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Inside Politics

CDC Expected to Approve Pfizer Vaccine for Kids 5-11; Biden: "Eyes of History" on Climate Summit; Biden: Climate Inaction would Condemn, "Generations to Suffer"; One Day Left in Tight Race for Virginia Governor; Biden Outlines Key Climate Benchmarks at Global Summit. Aired 12-12:30p ET

Aired November 01, 2021 - 12:00   ET



KATE BOLDUAN, CNN HOST: --for the rest of 2021. How about it? It good to see you doctor, thank you so much!


BOLDUAN: Thanks all for being with us this hour. I'm Kate Bolduan. "Inside Politics" with John King starts right now.

JOHN KING, CNN HOST, INSIDE POLITICS: Hello and welcome to "Inside Politics". I'm John King in Washington. Thank you for sharing the incredibly busy news day.

It is a defining week for the American President Joe Biden is abroad this hour at a global climate summit. At home progress on his agenda is moving but in fits and starts. Negotiations over a key priority may scramble a plan to vote on everything tomorrow.

Plus, the Supreme Court right now hearing the biggest issue of this term, a challenge to a restrictive Texas abortion law and a true toss up in blue leaning Virginia, who wins the Governor's Race, will tell us a ton about the national mood from COVID restrictions from the Biden Presidency.

We begin a packed hour though with President Biden and the Global Climate Summit now underway in Scotland. Most on hand including Mr. Biden agree the fate of humanity hinges on the willingness of these leaders to be bold.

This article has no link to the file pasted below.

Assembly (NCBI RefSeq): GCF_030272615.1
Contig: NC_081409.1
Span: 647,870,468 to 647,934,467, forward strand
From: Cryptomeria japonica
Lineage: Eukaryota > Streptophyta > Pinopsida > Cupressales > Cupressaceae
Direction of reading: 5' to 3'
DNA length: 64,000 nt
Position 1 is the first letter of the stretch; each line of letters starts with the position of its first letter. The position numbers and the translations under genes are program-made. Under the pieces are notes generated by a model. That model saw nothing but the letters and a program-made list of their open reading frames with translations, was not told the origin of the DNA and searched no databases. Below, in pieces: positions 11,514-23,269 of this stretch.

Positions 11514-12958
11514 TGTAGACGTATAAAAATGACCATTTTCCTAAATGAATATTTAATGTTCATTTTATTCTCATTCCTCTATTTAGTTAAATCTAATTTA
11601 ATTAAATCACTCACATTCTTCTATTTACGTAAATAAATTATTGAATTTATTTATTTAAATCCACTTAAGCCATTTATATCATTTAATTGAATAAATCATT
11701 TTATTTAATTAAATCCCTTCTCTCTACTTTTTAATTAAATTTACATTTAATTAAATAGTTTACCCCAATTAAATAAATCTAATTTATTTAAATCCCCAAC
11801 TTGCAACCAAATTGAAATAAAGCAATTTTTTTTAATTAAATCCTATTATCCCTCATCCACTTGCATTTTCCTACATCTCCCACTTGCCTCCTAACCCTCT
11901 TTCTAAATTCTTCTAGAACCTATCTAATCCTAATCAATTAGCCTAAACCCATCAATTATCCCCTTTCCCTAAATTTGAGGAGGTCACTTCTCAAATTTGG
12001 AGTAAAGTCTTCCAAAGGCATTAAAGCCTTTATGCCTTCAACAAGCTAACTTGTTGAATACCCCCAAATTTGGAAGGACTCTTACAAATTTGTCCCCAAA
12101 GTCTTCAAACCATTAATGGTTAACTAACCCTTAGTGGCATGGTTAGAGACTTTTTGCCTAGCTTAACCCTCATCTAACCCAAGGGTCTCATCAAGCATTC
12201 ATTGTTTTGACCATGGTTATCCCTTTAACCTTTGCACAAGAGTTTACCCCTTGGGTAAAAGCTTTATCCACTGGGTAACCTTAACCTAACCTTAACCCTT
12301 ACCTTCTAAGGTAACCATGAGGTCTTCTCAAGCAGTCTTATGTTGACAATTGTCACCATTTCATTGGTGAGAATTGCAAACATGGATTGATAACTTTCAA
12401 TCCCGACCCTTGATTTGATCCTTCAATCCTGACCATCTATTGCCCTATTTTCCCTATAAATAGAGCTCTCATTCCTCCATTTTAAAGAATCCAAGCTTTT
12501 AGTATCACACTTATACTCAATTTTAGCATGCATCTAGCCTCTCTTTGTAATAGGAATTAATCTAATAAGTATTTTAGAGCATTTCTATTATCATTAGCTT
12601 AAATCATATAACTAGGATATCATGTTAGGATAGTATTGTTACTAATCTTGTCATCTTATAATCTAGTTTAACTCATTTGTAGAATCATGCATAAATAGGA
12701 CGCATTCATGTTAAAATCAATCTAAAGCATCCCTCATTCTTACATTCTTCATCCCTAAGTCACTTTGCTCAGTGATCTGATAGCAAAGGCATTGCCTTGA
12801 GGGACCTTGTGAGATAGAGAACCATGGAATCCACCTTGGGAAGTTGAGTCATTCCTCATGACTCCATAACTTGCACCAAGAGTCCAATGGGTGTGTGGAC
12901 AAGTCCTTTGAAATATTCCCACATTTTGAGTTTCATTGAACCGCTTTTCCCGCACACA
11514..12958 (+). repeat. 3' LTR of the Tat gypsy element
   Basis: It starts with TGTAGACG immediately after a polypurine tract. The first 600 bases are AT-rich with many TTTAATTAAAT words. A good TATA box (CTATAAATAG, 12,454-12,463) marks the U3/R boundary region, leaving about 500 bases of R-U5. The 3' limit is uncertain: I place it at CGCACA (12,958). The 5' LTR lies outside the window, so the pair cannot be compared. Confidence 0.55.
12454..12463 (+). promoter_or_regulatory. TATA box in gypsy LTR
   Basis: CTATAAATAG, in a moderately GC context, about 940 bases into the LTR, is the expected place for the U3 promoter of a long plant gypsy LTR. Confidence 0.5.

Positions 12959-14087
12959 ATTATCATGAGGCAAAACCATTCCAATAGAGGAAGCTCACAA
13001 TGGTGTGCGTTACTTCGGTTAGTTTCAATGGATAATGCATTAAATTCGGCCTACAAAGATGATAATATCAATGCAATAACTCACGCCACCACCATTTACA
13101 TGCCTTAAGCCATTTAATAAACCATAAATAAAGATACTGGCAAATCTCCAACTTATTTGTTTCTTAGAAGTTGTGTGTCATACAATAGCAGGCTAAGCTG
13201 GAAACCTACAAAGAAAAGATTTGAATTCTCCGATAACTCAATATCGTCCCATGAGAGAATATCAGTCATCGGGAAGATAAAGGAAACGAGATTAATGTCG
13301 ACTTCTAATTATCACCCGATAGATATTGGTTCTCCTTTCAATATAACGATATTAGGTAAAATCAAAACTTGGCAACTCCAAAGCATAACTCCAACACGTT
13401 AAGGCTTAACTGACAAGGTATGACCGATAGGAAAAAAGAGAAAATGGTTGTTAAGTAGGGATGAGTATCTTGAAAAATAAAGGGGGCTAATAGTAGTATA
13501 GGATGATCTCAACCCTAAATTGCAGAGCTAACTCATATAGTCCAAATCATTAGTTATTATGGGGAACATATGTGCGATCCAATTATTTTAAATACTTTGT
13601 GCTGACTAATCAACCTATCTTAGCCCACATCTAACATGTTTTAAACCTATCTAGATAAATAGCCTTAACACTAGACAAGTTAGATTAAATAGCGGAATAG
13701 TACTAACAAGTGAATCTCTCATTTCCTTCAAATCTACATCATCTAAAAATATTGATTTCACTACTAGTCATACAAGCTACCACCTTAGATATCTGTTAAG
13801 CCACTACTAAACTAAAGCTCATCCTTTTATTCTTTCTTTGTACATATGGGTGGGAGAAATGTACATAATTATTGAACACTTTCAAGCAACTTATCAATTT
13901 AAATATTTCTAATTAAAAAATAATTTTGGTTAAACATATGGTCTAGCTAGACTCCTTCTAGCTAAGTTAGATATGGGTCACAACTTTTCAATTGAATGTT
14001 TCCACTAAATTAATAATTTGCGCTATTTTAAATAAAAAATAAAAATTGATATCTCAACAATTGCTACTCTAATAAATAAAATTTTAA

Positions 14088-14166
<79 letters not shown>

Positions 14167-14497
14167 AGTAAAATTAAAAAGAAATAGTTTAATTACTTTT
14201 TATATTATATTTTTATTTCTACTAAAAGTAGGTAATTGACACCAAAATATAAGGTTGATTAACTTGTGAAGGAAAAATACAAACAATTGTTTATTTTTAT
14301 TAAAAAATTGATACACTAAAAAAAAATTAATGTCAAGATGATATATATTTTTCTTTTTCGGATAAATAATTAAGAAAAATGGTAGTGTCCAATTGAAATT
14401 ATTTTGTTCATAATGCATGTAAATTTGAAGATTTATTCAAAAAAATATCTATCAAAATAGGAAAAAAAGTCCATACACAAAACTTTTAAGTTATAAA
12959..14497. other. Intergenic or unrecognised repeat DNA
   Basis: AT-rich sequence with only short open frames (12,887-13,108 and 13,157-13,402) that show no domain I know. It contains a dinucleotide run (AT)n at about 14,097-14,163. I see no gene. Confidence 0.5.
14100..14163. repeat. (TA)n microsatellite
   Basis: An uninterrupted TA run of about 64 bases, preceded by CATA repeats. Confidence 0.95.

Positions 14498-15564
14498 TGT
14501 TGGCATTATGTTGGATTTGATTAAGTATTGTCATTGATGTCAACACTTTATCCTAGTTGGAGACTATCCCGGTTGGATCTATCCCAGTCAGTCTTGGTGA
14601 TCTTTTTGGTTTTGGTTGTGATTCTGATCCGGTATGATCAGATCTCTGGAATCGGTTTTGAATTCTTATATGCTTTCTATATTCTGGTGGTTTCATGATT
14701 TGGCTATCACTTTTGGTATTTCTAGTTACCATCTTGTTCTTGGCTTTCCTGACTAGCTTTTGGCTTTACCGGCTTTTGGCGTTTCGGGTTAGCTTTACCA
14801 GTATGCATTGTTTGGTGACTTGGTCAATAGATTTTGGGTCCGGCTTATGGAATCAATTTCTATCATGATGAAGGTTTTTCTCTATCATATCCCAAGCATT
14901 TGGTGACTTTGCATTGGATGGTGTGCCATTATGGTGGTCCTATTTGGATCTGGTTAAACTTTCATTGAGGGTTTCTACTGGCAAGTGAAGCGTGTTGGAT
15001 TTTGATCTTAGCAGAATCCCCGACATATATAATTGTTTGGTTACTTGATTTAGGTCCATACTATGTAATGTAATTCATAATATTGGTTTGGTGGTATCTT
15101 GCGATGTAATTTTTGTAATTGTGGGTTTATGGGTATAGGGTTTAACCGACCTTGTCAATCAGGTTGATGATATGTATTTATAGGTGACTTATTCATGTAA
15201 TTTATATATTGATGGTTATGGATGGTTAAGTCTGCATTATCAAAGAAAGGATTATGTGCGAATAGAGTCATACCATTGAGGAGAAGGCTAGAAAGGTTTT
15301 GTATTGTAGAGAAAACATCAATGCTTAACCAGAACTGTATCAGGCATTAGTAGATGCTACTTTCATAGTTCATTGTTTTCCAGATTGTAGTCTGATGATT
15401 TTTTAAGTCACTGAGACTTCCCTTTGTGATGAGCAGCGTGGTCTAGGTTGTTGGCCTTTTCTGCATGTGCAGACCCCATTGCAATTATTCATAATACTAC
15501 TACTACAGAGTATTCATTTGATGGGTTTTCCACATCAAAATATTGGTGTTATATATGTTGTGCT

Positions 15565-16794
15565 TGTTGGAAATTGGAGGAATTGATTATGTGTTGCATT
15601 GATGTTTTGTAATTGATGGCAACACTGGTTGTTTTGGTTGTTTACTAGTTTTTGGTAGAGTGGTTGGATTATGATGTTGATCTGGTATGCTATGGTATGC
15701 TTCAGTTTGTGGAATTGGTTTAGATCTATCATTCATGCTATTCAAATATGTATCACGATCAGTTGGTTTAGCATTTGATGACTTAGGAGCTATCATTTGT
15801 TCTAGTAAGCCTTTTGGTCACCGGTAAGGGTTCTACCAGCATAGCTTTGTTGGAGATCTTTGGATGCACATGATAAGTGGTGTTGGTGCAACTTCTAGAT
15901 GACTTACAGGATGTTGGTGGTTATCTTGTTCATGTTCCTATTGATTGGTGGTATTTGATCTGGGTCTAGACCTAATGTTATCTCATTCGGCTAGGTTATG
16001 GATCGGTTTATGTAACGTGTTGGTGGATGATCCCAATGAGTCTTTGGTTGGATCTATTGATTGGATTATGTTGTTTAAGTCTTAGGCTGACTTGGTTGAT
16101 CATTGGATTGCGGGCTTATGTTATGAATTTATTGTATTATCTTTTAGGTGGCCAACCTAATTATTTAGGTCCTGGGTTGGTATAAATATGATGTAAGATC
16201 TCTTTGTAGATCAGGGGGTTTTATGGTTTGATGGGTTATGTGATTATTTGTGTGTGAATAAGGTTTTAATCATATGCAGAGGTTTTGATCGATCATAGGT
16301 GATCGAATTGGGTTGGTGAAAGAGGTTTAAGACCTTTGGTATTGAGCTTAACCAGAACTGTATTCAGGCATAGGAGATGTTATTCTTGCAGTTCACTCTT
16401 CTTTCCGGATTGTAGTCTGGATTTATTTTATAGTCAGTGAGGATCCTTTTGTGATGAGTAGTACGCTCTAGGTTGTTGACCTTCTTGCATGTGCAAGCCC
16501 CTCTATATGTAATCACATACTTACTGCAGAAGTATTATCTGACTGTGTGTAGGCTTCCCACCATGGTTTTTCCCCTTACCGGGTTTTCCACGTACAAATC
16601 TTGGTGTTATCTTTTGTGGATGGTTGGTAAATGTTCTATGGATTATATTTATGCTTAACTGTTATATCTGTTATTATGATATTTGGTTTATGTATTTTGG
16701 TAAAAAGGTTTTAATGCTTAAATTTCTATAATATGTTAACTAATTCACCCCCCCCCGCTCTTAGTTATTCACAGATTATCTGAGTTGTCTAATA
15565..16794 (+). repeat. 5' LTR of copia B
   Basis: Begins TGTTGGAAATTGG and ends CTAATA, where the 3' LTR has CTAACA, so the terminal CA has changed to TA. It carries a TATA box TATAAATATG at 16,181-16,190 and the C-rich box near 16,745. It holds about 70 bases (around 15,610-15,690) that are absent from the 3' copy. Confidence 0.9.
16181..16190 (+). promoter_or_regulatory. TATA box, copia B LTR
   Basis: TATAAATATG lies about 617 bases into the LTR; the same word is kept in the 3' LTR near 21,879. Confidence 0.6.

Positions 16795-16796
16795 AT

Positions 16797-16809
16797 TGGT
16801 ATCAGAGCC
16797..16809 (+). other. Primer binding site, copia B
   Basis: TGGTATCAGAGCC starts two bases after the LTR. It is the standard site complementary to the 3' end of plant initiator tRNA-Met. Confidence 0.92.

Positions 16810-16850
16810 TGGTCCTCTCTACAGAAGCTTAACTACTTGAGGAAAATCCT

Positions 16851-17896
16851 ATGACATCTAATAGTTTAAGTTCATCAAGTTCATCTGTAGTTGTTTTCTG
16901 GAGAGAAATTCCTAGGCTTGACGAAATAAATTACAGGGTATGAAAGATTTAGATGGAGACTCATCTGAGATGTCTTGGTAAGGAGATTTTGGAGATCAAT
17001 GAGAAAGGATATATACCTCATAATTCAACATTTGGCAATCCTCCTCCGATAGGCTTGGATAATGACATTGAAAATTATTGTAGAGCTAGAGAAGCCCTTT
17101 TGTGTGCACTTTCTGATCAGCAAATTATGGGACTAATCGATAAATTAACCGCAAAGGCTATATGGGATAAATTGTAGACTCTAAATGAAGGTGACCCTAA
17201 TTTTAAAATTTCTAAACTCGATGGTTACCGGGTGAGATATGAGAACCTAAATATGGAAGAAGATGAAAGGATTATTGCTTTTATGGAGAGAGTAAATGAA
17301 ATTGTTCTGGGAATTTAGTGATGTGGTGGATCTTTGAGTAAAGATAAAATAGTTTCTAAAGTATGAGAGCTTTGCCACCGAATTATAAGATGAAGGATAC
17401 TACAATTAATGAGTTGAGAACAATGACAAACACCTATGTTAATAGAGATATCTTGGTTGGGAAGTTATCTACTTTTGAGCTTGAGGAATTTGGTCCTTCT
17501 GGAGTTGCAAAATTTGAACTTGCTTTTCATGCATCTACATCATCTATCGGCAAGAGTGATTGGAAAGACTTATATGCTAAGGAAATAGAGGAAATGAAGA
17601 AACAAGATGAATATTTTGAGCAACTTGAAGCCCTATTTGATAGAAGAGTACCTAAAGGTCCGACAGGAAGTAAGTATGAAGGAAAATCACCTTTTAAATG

JOE BIDEN, PRESIDENT OF UNITED STATES OF AMERICA: It's simple will we act? Will we do what is necessary? Will we seize the enormous opportunity before us? Or you're really condemn future generations to suffer?


KING: Yet as what is labeled as COP26 unfolds in Glasgow we already see political reality undermining the global urgency the science demands. China and Russia two major carbon emitters did not show India is there but hesitant to slow down its coal production as its energy demand skyrockets.

President Biden's goal is to persuade the world that U.S. boldness will not replace four years of Trump climate denial. But even as he promises to lead by example, and make record American clean climate investments, the big Biden green initiatives do remain in limbo back home here in Washington and Congress.

Let's get straight to our Chief White House Correspondent Kaitlan Collins in Scotland for us. Kaitlan the president tried trying to say America will lead how's it going?